From the Autobuses del Oriente (ADO) station in Mérida, buses leave almost every hour for the three hour drive to Camepeche, which costs roughly 100 pesos. Since it is a short run, second class buses can also be taken, although this offers only small savings (10 or 20 MXM).
From Ciudad del Carmen, buses to Campeche are also very frequent and cost roughly 80 pesos. The trip is about two hours, longer by second class bus.
From Cancun, the trip to Mérida takes 5 hours to complete and costs roughly 150 pesos. From there, it is necessary to take another bus to Campeche.
From Mexico City, Campeche is a lengthy 24 hour drive and this trip costs 700 pesos. A first class bus is recommended.
Buses in Mexico offer excellent service at cheap prices, and this is no exception in Campeche. The ADO station in Campeche City has recently been moved to the outskirts of the city from the former location downtown, and the cab ride costs roughly 25 pesos. It is possible to make the trip on city bus, but it is not recommended as these buses are small, hot and in varying states of disrepair. The city bus costs 3 pesos. Look for one that says "Centro" in the front window. That will take you to the city market.
From this first class station, only a few points within the state can be reached, like Ciudad del Carmen, Champotón and Escárcega. The old bus station on Avenida Gobernadores, near the Chedraui supermarket and roughly a 10 minute walk from the market, offers bus service to other regions of the state. To make it to Calakmul or Edzná, however, it may be necessary to rent a car or hire a tour guide. Other colectivo vans can be found on the way from the market to the second class station, although these mainly serve the suburbs of the city. It is unfortunate that the spectacular sites of the state are poorly served by public transportation, but this is merely a reflection of Campeche's massively underdeveloped tourist industry.
If you plan to rent a car, it is recommended that you do this in Mérida as there are few, if any, places to do this in Campeche.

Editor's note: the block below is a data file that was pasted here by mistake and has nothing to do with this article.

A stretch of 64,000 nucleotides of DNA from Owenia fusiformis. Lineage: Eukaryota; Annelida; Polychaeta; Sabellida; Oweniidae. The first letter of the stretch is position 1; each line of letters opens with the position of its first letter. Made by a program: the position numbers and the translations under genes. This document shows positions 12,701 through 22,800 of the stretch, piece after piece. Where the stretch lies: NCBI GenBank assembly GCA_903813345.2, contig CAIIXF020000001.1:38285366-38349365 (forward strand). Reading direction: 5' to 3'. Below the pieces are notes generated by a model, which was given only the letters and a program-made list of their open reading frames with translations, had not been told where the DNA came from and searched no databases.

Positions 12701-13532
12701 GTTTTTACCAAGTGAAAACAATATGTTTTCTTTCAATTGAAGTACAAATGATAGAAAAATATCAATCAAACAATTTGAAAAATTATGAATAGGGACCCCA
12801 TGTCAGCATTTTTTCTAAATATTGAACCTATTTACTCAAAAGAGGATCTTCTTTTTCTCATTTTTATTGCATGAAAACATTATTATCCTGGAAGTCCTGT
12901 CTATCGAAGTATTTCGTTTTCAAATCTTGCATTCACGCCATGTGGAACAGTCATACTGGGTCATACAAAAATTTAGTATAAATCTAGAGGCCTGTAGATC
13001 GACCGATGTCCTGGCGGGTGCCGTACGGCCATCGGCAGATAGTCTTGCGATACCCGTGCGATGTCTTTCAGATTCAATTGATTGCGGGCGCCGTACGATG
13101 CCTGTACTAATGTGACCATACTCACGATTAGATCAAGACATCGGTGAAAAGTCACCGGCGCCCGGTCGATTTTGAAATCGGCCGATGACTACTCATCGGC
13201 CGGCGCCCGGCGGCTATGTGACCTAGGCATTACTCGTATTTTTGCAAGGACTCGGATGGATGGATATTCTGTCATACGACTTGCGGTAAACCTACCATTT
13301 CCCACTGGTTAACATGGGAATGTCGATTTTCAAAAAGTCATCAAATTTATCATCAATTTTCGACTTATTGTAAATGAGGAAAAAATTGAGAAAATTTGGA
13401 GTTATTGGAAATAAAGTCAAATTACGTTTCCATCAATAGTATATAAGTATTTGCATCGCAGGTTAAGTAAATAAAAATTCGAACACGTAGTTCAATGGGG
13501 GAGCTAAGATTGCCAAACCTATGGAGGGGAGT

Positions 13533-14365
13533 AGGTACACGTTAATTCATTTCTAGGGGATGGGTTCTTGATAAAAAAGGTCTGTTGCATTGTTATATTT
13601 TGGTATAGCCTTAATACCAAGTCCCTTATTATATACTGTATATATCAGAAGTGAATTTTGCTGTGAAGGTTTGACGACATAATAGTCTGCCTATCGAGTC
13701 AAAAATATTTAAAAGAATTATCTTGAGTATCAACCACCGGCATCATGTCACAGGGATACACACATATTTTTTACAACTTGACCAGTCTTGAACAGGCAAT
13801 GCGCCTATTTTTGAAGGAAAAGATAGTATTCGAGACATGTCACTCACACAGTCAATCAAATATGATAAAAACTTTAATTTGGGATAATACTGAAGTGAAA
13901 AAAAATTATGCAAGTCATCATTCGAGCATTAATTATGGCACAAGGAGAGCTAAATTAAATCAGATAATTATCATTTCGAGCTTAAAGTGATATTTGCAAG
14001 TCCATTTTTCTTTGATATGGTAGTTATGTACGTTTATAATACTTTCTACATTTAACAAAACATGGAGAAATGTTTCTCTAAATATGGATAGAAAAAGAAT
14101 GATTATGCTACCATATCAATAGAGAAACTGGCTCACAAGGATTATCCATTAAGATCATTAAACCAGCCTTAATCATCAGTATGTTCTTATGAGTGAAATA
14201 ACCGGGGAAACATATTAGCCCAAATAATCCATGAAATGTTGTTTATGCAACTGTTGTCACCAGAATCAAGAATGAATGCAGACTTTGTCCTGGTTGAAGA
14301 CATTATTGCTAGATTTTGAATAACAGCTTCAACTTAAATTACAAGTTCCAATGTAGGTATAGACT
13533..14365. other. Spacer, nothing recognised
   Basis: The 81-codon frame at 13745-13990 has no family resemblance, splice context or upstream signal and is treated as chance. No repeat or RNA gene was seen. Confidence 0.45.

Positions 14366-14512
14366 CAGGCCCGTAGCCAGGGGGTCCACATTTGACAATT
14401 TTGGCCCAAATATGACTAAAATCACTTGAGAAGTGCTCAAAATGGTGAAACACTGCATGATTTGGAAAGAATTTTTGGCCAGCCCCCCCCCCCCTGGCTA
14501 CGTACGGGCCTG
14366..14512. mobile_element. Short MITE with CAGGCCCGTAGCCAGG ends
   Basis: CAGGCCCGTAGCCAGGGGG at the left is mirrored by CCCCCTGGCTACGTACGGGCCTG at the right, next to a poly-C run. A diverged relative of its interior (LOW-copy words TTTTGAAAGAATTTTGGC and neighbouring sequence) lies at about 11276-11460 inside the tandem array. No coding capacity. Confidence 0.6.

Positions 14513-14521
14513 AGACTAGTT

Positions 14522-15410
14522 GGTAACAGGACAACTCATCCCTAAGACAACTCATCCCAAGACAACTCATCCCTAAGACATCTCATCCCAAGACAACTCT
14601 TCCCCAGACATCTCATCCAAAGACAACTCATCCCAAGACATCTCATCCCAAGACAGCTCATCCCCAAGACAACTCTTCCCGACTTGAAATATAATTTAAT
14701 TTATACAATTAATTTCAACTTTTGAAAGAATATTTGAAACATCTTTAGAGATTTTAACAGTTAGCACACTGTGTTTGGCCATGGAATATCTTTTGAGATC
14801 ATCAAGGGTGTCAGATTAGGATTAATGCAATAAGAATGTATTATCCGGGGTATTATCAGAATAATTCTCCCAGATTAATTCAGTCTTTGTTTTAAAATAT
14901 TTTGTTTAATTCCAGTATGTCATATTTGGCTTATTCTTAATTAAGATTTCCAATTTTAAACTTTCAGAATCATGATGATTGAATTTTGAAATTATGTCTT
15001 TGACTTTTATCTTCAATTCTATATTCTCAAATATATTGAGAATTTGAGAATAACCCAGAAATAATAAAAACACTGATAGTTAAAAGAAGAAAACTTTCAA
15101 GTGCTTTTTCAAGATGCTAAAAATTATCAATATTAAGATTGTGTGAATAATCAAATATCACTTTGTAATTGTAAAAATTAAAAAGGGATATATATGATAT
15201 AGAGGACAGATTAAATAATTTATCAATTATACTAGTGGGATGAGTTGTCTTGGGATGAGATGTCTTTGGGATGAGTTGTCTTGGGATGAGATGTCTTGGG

The City of Campeche, a city immersed in the typically colonial aspect with towers, bastions and walls. The traveler can enjoy all the city’s attractions on board of one of the old time vehicles replicas named "El Guapo" (the handsome one) and the "Tranvía de la Ciudad" (City's Tram).
Stroll the old town of Campeche. Visit Maya ruins. Enjoy fishing and seafood in the coastal communities.
Campeche is perhaps the safest state in all of Mexico. The population is still relatively small, and although there are places of profound poverty in the countryside and the cities, people are friendly and warm. The greatest danger comes from the stray dogs that roam the urban areas in packs, especially in the city of Campeche, although this is also the case in most of Mexico.
That said, Campeche is still a place relatively untouched by tourism and Northamerican culture. Visitors should dress conservatively in long pants and dress shirts, despite the heat. If you are fair skinned, you will stick out anyway, but this can be mitigated by dressing appropriately. Women especially should take this into consideration as it is not uncommon for fair skinned females to be mercilessly harassed.